Publication Date


Executive Summary


The purpose of this study was to provide insights into developing effective crisis responses within the cruise industry. Particularly, this study tested the effects of different crisis responses on individuals’ safety perceptions and cruise travel intentions. This study also tested how individual characteristics; such as past cruise experience and demographic characteristics, may affect the communication outcomes.


Using an interdisciplinary approach, this study applied crisis communication theories to a cruise travel context. The findings of this study can be directly applied to develop effective crisis responses for hospitality practitioners, which exemplify the essence of translational research.

Relevance of the Topic

Although cruise travel is considered as one of the safest mode of travel, traveling by sea is associated with multiple types of risks, including health outbreaks and operational incidents. Managing a tourism crisis response becomes important in this context. The current research stream in hospitality and tourism, however, has not yet fully addressed this topic. Based on a comprehensive analysis of current cruise lines’ practices and relevant literature, this study tested individuals’ reactions after being exposed to different crisis responses. This study also tested the effects of individual variables on the communication outcomes and explored how people process crisis communication messages.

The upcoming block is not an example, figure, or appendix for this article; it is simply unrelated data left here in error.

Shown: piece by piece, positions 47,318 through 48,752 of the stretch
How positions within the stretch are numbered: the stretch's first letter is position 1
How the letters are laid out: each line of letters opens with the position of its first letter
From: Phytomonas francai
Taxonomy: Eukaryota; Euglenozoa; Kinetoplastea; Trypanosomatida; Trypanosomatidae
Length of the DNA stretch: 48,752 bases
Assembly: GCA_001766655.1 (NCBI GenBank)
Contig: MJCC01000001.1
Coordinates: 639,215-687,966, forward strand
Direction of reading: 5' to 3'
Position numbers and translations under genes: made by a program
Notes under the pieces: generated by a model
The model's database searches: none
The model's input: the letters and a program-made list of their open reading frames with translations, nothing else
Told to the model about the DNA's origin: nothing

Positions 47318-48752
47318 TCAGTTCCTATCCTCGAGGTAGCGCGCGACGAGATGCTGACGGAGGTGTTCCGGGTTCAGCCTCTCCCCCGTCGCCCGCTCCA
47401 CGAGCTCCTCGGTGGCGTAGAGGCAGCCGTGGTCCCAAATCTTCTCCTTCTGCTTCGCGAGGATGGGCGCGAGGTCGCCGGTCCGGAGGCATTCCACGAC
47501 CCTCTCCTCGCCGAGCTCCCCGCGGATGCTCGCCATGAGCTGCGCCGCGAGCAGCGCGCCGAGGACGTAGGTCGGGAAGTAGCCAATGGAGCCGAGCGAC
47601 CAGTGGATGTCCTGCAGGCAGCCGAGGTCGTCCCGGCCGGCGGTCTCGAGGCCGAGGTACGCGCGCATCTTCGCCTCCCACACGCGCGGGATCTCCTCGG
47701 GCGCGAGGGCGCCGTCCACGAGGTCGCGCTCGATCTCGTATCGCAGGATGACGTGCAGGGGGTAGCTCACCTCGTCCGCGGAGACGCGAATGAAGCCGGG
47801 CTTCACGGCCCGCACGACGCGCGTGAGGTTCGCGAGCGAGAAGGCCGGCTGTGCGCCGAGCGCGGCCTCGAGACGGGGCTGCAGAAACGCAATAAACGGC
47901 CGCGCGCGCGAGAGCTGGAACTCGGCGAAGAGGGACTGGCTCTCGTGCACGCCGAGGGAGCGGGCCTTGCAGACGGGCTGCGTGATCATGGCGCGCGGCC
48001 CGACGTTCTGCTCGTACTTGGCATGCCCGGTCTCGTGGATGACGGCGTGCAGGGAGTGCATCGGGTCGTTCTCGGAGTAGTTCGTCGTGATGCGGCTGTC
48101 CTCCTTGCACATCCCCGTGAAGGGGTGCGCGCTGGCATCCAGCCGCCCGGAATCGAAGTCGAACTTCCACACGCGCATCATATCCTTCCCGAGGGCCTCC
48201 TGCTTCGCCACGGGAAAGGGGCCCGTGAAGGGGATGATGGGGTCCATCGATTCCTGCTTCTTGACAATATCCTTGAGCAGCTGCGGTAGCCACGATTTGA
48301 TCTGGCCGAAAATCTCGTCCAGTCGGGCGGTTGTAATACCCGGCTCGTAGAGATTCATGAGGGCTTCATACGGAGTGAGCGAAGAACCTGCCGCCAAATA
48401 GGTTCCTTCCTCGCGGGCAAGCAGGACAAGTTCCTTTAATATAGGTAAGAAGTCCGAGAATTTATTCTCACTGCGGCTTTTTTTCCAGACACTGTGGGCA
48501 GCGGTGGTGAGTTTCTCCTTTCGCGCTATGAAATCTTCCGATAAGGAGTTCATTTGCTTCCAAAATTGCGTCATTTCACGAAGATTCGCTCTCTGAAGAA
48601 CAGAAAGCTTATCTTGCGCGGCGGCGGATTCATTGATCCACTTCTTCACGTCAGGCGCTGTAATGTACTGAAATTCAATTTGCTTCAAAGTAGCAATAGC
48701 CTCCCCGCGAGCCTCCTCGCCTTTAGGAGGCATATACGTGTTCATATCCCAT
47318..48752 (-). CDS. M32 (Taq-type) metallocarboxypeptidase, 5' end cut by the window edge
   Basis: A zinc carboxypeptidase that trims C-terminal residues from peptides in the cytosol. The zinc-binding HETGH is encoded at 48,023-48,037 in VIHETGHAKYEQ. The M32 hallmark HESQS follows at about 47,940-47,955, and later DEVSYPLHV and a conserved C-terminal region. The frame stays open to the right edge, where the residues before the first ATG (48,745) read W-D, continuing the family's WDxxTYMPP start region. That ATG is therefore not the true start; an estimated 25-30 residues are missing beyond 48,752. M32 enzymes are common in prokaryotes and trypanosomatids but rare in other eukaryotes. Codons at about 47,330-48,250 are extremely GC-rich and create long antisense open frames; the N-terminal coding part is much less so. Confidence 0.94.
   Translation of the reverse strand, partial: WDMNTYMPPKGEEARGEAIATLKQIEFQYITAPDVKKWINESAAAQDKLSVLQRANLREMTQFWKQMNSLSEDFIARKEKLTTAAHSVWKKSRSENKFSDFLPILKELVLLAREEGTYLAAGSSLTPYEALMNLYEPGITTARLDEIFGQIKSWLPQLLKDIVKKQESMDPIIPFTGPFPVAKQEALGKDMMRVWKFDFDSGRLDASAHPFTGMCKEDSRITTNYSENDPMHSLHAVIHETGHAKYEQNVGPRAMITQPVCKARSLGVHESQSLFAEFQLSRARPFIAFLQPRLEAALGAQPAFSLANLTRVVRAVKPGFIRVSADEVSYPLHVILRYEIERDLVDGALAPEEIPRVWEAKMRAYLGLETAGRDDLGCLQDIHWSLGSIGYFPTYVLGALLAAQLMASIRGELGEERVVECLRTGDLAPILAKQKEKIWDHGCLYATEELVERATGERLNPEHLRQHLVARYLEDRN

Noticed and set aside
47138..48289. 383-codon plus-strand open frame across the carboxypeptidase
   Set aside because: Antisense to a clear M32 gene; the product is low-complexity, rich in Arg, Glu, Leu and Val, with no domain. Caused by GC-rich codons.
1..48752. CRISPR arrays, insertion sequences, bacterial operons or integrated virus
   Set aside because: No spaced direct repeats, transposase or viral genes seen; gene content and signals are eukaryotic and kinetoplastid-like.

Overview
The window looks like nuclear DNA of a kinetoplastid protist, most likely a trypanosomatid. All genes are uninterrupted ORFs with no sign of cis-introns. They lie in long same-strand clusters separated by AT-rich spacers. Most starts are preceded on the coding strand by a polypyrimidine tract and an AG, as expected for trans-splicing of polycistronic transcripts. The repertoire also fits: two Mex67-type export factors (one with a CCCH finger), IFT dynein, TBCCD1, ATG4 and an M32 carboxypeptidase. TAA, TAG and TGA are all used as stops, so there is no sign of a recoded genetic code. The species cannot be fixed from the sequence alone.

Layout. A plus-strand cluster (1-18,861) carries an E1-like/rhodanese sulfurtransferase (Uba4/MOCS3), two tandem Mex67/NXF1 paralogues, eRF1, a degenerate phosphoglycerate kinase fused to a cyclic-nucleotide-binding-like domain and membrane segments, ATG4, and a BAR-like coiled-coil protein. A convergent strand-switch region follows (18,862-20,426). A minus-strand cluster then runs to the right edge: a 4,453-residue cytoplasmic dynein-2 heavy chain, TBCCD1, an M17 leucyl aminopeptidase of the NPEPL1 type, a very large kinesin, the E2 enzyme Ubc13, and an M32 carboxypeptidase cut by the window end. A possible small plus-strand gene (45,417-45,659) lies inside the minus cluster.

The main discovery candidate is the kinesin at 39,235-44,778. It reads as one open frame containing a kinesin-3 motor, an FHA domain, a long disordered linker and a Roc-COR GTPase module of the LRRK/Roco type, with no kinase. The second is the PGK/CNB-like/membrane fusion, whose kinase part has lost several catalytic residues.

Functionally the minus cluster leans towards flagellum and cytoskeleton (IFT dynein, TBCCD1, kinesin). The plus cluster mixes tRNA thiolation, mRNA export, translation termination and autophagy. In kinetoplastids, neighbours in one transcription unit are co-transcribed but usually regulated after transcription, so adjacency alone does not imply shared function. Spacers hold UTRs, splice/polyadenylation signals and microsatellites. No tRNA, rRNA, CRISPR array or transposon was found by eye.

Design/Methodology or Approach

This study was constituted of two phases. Phase I analyzed current cruise lines’ crisis responses and related literature. The findings of Phase I resulted in the development of a template entitled strategic crisis response (SCR), which explicated how to construct effective tourism crisis response. Phase II conducted a between-subjects experiment and compared the SCR with current cruise lines’ crisis responses regarding their effects on audiences’ safety perceptions and purchase intentions. A series of post-hoc analyses were also conducted to test the effects of individual variables on the communication outcomes.

Key Findings

The findings of this study revealed that current cruise lines’ responses normally don’t include enough public safety information. The findings also showed that the SCR can lead to stronger safety perceptions and purchase intentions than cruise line’s current response. Additionally, the results showed that individual demographic characteristics influenced the communication outcomes, where the SCR can lead to stronger purchase intentions for the target market constituted of individuals that are over 25 years old and have an annual household income of more than $40,000.

Implications for Practice and Policy

The findings of this study can directly help practitioners understand cruise tourists’ considerations and produce effective and appropriate crisis responses. The findings indicate that when responding to a crisis, cruise lines should include public safety information, which provides instruction on how individuals can protect themselves during a crisis situation and/or against the risks associated with the crisis. This type of information will be especially useful for the cruise industry’s target market, as they will be more likely to accept the message and maintain stronger purchase intentions even during crisis times.